§ Sir J. SIMON
I regret that I cannot accept the proposal made by the hon. and learned Member opposite to omit Subsection (3). No doubt that Sub-section, as we propose to amend it, will leave the possibility of the husband's goods being-seized in order to pay his wife's tax, but if the hon. and learned Gentleman will consider the practical side of this matter, he will see that it really is impossible as the result of permitting this separation between the wife's assessment and the husband's assessment, to leave the Inland Revenue Commissioners in the position that unless they are able to decide which goods are the husband's and which are the wife's, they shall be exposed to any number of interpleader actions. Our proposal does not involve any grievance of certain married women. This is the case in which the husband's furniture is taken to pay for his wife's tax. Although the hon. and learned Gentleman opposite said there was no precise analogy there are plenty of cases where husbands have to be answerable for some of their wife's liabilities. Many people think the law in this respect is unduly harsh on the man because the husband is answerable in damages for tort which his wife commits. A husband is liable if his wife libels somebody or assaults somebody, or commits some other wrong entirely against his instruction, or in spite of the announcement that he repudiates all responsibility. Even under those circumstances the responsibility attaches to him just the same. A husband is responsible for his wife's contractual debts, or for that large proportion of them which are regarded as providing a wife with necessaries.
There is no such corresponding liability on the wife in regard to the husband's contractual debts. A wife has not to pay for damages in a libel action against her husband, and she is not responsible for her husband's tailor's bills. Therefore, if there is to be any distinction drawn, the hardship in these cases is on the side of the husband and not on the side of the wife. If this hardship is to be corrected the Government cannot begin when engaged in collecting the revenue. As far as the revenue is concerned, it must be collected, and in view of the fact that this is the existing law and has been ever since the Income Tax started, and you might in the last resort seize goods belonging to a husband to collect the Income Tax which is due from any portion of the income of the home whether it is the income of the 548 husband or the wife, we do not feel able to depart from that practice. But in order that nobody should say that a Clause which is designed to right certain wrongs under which married women suffer should deliver a backhanded blow at the expense of married women, we propose to make it where husband and wife are separately assessed that we should not seize the married woman's goods to pay her husband's taxes. Somebody must be answerable for the taxes of the common home and since it is impossible for the Inland Revenue to find out which wedding presents belong to the husband and which to the wife, it is necessary to stick to a machinery which has been working ever since the Income Tax started and call upon the husband to pay the tax. It is not a case which often arises.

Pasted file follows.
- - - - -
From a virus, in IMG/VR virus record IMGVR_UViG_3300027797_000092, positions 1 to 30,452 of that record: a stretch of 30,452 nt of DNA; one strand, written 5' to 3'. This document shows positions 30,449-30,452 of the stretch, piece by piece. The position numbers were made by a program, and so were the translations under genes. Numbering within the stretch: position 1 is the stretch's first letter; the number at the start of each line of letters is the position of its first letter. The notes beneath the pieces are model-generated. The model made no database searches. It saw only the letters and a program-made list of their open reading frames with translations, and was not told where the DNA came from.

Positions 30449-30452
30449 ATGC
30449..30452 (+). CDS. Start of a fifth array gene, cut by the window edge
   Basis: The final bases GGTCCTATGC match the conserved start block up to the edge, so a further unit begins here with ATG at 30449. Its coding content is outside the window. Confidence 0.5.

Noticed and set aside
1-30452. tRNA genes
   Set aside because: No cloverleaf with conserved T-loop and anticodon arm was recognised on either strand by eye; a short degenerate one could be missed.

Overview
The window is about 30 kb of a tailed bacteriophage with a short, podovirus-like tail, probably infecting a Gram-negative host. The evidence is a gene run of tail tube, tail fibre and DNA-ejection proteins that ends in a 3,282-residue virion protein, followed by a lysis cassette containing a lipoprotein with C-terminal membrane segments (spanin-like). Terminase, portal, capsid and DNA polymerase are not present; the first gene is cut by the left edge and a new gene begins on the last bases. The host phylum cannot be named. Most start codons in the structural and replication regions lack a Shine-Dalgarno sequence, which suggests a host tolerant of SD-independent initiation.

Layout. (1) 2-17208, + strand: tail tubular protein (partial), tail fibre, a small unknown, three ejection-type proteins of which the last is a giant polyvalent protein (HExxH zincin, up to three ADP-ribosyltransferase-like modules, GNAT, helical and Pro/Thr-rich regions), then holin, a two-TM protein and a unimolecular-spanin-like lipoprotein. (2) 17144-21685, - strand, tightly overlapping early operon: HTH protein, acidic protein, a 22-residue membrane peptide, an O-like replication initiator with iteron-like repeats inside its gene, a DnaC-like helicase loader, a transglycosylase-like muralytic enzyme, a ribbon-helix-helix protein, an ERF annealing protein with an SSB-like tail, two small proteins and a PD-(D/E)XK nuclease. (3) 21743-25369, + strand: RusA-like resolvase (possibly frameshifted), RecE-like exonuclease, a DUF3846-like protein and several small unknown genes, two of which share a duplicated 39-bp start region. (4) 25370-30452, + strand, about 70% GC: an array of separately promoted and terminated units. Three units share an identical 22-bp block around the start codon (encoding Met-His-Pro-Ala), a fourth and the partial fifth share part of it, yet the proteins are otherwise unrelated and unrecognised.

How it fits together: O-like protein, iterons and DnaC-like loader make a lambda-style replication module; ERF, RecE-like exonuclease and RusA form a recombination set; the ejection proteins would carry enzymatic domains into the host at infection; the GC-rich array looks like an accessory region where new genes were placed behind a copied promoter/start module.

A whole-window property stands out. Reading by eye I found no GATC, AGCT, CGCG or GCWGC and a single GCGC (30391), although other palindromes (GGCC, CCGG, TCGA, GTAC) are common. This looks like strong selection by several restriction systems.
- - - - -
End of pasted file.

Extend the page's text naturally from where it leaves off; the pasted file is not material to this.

§ Mr. CAVE
I agree that this Clause as proposed to be altered will not leave a woman's grievance, but it will create a mail's grievance. As the Attorney-General has stated, a man stands already in a position very much less favourable with regard to his wife's debts than the wife stands in regard to her husband's debts. There is no question in this Amendment of correcting that inequality. The point is that the Government are going to extend it and create anew disadvantage. Whatever the liability of the husband is, at all events he is not liable for his wife's debts incurred in respect of her separate property. Now you are going to make the husband responsible, so far as his goods go, for debts of that character, and you are going to do it in an extremely unfair way. Because ex hypothesi the wife has income in respect of which she is liable to Income Tax. If proper notice is given, the assessment to Income Tax is going to be sent to her and the husband may never see it. She may object or not, but at all events she will be assessed. The demand for the tax is going to be sent to her and not to her husband; in fact, the husband may never see it. One fine day, without any notice or warning of any kind, the husband may find the Government officer in his house and his goods distrained upon for his wife's tax. This kind of thing is not only extremely unpleasant, but it is very injurious to a business man to have that kind of process in his house.